What federal entitlement program is closest to fiscal collapse?
Social Security? Negative.
In the Wall Street Journal, economist Michael Boskin notes the explosion in the people using it and SSDI’s costs:
The number of people collecting disability benefits has soared, especially in recent years, to almost 11 million in June, up from 2.7 million in 1970. The 2012 price tag was $140 billion, up eightfold, adjusted for inflation, from 1970.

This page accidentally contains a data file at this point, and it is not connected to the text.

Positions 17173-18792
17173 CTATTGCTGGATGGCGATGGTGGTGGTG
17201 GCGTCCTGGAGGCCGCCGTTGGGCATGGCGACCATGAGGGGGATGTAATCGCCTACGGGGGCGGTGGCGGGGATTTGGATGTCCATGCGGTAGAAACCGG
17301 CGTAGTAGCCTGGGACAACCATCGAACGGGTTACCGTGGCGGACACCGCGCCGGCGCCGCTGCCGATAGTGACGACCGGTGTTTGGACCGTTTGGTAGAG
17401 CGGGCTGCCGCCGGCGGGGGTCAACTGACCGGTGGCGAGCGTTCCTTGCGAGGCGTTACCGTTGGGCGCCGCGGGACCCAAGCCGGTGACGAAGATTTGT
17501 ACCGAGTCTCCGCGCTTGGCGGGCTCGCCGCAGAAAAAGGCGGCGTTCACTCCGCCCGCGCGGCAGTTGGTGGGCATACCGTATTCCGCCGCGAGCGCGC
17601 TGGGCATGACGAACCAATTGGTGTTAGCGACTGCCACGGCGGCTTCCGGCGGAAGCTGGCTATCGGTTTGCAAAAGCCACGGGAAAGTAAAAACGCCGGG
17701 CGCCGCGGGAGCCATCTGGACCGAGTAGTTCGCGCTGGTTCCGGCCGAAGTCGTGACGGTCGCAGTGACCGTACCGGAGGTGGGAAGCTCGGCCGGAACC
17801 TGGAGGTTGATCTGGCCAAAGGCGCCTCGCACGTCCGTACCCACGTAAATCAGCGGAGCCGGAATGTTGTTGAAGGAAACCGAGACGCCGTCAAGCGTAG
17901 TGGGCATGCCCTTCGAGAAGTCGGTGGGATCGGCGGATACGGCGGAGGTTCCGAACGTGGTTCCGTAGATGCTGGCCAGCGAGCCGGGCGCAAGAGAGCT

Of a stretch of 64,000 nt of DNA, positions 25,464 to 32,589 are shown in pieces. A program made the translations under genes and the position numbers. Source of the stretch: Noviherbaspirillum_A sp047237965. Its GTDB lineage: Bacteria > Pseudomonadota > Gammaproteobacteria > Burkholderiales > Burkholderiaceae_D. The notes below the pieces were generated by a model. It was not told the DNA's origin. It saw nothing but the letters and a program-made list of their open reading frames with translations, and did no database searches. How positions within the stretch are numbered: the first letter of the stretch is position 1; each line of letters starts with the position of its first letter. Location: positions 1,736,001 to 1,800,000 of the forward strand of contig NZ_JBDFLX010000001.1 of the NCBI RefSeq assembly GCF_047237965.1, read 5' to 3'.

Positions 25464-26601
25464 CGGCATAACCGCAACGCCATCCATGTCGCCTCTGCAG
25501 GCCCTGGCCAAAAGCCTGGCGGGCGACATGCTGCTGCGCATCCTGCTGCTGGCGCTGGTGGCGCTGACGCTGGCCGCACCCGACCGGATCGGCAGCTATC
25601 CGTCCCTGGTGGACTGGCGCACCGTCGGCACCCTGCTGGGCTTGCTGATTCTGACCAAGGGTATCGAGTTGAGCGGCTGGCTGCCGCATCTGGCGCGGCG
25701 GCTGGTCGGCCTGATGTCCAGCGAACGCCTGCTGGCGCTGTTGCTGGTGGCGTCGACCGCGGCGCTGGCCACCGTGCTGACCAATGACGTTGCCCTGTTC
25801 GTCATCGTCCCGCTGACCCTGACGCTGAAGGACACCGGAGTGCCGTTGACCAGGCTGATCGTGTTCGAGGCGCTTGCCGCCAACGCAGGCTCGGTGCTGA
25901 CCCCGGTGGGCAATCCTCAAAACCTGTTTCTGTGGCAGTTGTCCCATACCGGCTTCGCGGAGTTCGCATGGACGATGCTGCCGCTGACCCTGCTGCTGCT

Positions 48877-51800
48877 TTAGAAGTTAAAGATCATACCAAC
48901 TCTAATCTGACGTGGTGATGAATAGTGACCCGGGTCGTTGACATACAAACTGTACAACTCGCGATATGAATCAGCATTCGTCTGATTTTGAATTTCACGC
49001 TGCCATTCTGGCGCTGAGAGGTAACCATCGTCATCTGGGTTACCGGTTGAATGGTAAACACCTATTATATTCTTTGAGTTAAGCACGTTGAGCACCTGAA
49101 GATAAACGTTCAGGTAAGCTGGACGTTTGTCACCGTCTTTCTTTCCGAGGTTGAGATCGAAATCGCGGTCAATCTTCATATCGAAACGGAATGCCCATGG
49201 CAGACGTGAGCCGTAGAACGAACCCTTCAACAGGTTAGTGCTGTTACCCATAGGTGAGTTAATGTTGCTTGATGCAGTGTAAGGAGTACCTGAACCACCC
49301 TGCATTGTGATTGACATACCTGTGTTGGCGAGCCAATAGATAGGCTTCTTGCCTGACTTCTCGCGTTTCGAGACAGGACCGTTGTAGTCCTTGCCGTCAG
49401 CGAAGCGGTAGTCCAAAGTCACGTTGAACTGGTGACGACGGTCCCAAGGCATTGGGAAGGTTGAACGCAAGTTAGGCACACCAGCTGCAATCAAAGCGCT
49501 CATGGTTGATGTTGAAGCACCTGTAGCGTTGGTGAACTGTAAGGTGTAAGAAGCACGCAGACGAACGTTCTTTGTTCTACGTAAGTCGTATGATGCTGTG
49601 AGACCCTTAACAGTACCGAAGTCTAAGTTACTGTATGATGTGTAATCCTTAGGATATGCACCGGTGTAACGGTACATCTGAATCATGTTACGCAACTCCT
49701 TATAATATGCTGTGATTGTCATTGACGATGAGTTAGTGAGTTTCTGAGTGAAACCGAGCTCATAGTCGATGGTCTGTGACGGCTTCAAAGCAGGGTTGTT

In 2010, SSDI cash transfer payments totaled $124 billion, while the cost of Medicare for SSDI beneﬁciaries was $59 billion. These outlays, exceeding $1,500 for every U.S. household, comprised 7.3 percent of federal non-defense spending last year—a sum that is larger than interest payments on the federal debt. In the last two decades, outlays grew at 5.6 percent in real terms, compared to just 2.2 percent for all other Social Security spending. As a consequence SSDI’s share of total Social Security outlays has risen from one in ten dollars in 1988 to almost one in ﬁve dollars at present. Perhaps most ominously, SSDI expenditures now exceed by 30 percent the payroll tax revenue dedicated to funding the program.